Zimbabwe’s government has sought diplomatic immunity for President Robert Mugabe’s wife in the assault case against her in South Africa, South Africa’s police ministry has said.
Grace Mugabe was still in South Africa, it added, contradicting earlier reports that she had returned to Zimbabwe.
A 20-year-old South African model has accused Mrs Mugabe of assaulting her at a hotel in Johannesburg on Sunday.
Police expected Mrs Mugabe, 52, to turn herself in on Tuesday, but she did not.
Zimbabwe’s government had invoked “diplomatic immunity cover” for her, the ministry said in a statement.
However, South Africa still wanted to make sure that she was “processed through the legal system”, the ministry added.
Discussions were taking place with Mrs Mugabe’s lawyers and the Zimbabwean High Commission over the issue, it said.
Appearing before a parliamentary committee earlier, South Africa’s acting police chief Lesetja Mothiba said that Mrs Mugabe “must go to court”.
She has not commented since police began investigating her over the alleged assault.
South Africa’s government risks a public backlash if it lets Mrs Mugabe go scot-free.
This happened in 2015, when it failed to execute an international arrest warrant for Sudan’s President Omar al-Bashir who was wanted by the International Criminal Court.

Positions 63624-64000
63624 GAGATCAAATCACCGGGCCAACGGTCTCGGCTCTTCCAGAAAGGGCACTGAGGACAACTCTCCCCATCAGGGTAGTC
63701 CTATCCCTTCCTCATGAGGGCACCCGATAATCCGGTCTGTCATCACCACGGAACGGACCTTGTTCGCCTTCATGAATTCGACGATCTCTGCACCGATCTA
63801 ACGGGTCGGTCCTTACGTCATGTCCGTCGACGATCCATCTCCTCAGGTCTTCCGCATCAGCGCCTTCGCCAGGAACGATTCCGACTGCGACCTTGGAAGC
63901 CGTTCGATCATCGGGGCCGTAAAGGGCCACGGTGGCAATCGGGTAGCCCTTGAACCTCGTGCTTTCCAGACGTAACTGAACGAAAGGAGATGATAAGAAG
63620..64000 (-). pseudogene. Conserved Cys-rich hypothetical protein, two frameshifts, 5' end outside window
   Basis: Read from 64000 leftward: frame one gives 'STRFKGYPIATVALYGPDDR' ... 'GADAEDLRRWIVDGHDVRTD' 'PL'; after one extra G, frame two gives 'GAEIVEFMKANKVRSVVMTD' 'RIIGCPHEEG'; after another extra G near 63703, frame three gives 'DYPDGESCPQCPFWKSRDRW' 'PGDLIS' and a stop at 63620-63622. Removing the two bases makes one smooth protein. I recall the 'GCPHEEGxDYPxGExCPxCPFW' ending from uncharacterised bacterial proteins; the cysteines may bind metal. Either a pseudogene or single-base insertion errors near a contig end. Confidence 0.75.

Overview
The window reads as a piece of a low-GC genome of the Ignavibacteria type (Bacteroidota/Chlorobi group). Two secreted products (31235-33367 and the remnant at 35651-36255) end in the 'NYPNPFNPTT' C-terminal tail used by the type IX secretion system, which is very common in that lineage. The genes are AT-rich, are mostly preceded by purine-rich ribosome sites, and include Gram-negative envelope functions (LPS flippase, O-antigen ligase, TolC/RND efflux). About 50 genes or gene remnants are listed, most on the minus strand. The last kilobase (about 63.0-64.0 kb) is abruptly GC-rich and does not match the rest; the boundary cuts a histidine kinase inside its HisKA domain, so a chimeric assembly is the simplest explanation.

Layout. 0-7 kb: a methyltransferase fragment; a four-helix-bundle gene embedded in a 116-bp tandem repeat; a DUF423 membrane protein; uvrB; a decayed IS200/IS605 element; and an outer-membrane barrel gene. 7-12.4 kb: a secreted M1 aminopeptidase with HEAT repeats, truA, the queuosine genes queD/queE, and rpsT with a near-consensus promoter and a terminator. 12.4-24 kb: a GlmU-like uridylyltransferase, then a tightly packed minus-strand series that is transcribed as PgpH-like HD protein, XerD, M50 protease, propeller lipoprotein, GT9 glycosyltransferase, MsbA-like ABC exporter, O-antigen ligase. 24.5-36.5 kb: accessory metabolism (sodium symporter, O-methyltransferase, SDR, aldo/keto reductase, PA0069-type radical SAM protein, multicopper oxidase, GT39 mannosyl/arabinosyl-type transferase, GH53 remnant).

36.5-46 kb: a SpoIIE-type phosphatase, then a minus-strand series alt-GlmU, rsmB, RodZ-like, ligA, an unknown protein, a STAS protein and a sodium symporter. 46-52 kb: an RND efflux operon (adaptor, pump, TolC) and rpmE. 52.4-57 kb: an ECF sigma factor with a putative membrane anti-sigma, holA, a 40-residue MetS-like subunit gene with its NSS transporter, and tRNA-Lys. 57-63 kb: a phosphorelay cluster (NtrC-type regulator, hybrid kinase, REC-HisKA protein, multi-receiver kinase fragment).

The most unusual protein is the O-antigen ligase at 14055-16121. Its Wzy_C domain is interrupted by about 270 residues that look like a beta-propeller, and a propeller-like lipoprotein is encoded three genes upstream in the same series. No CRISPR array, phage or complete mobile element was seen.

South Africa’s government argued that he qualified for diplomatic immunity, but the country’s judges disagreed. The government was then strongly criticised for undermining the rule of law.
It seems that the government wants to avoid a similar backlash and is therefore insisting that Mrs Mugabe must appear in court.
But by taking such an approach it risks a diplomatic row with Zimbabwe’s government – a staunch ally whom it has resolutely defended over the years despite international criticism of President Robert Mugabe’s human rights record.
So the two governments are bound to be in talks to resolve the crisis over Mrs Mugabe.
One option being mentioned in the South African media is that Mrs Mugabe should plead guilty during a short court appearance, and pay a fine.
But it is unclear whether Mr and Mrs Mugabe – known for their uncompromising nature – will agree to this, especially after Zimbabwe’s ruling Zanu-PF party said in a tweet on Tuesday that the first lady was “attacked”, contradicting the version of her accuser.
Zimbabwe’s main opposition party, the Movement for Democratic Change (MDC), said the first lady was a “total disgrace and a complete national embarrassment”.